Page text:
Burundi rebels
Rebels captured by the Burundian army following five days of fighting in the north-western part of the countryEsdras Ndikumana/AFP/Getty Images

A leaked memo to the United Nations Security Council has become the most compelling testimony yet that Rwanda is meddling in Burundi's affairs, accusing Rwanda of recruiting and training Burundian refugees with the goal of ousting Burundian President Pierre Nkurunziza.

Up to 900 people are reported to have been killed since April after Nkurunziza announced a controversial decision to run for a third term, which he won in contested elections in July 2015. Scores of bodies are reportedly still being found in the streets, in tit-for-tat violence pitting pro-Nkurunziza forces and insurgents, in a region where memories of Rwanda's 1994 genocide are still strong.

The confidential report by experts who monitor sanctions on Democratic Republic of Congo (DRC) contained accounts from 18 Burundian rebel fighters in eastern DRC's South Kivu province, who told them the training was done in a forest camp in Rwanda, according to Reuters.

"They all told the group that they had been recruited in the Mahama Refugee Camp in eastern Rwanda in May and June 2015 and were given two months of military training by instructors, who included Rwandan military personnel," according to the report.

Resounding allegations of Rwandan link

These claims echo those of advocacy organisation, Refugee International, which in mid-December alleged that adults and children were being trained in Rwanda before travelling to DRC, from which they were expected to proceed to Burundi's capital Bujumbura's Gare du Nord bus station.

At the time, international officials said they had testimonies instructors were seen wearing military uniforms – some allegedly bearing Rwandan flag patches – and spoke both Kirundi (an official language of Burundi) and Kinyarwanda (the official language of Rwanda).

In August, IBTimes UK was already reporting the recruitment of young Burundians in refugee camps in Rwanda, after meeting Justin Girukwigomba, a 24-year-old who was brainwashed by rebel leaders within the vicinity of a refugee camp near Gashora, in Rwanda's Bugesera District.

Burundi armed groups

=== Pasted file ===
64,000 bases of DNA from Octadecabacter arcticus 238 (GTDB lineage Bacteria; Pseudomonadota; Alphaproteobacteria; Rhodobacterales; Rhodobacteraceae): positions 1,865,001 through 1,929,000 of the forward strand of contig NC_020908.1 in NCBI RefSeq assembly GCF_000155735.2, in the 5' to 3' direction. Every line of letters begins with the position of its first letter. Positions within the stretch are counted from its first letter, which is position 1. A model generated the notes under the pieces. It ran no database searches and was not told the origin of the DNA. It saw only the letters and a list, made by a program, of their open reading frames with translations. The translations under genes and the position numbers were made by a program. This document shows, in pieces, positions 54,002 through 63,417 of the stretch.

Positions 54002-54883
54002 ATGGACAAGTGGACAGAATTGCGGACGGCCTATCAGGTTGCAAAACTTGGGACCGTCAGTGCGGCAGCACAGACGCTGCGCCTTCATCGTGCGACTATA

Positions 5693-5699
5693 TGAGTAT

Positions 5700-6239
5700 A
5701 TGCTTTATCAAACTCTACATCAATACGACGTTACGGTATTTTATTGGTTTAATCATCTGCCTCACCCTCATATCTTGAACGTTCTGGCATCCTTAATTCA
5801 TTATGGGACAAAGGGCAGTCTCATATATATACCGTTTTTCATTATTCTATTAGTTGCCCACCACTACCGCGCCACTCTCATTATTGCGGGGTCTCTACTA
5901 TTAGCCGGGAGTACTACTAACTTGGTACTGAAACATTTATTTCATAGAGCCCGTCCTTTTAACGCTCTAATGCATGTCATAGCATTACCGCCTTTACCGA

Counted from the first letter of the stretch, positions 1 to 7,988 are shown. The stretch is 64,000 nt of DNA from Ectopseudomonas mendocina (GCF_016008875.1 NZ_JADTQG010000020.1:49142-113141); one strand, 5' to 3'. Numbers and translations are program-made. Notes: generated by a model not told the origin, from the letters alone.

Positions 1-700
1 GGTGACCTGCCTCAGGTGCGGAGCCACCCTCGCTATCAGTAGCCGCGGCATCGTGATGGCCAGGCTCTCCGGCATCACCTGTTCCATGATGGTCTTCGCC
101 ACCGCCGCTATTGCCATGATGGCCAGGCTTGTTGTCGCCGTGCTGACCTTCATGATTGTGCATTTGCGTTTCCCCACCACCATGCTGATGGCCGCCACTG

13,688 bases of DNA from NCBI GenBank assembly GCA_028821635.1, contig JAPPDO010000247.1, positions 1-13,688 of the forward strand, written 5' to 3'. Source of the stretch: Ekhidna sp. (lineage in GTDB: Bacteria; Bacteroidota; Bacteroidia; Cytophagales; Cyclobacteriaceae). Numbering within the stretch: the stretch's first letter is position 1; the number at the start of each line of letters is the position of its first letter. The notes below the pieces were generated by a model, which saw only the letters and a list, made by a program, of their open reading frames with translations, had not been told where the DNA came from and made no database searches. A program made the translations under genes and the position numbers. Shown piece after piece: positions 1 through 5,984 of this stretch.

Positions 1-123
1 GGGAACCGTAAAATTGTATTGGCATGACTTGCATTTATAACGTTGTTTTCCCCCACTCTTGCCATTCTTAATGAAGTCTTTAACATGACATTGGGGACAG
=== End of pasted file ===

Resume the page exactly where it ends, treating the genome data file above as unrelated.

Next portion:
Armed vigilantes lay on the ground with their rifles as they patrol in the centre of BujumburaReuters/Goran Tomasevic

Heavy-weapons training

The UN experts, meanwhile, cited Burundian fighters, including six children, who told them they "were transported around Rwanda in the back of military trucks, often with Rwandan military escort (...) They reported that their ultimate goal was to remove Burundian President Pierre Nkurunziza from power."

The combatants, who revealed there were at least four companies of 100 recruits each being trained in a forest camp while they were there, said they were trained in military tactics, use of assault rifles and machine guns, grenades, anti-personnel and anti-tank mines, mortars and rocket-propelled grenades.

"The Burundian combatants showed the group fake DRC identification cards that had been produced for them in Rwanda, so they could avoid suspicion while in the DRC," the report said.

Rwanda denies meddling claims

Rwandan UN Ambassador Eugene Gasana rejected the allegations against Kigali contained in the report. "This further undermines the credibility of the Group of Experts, which seems to have extended its own mandate, but apparently investigating Burundi," he told Reuters.

In December, Burundi accused Rwanda of supporting a rebel group that was recruiting Burundian refugees on Rwandan soil, but Rwandan President Paul Kagame dismissed the claims as "childish".

During the UN Security Council's second visit to Burundi in less than 10 months in January, US Ambassador to the UN Samantha Power said the 15-member council had expressed concern about the allegations of external interference.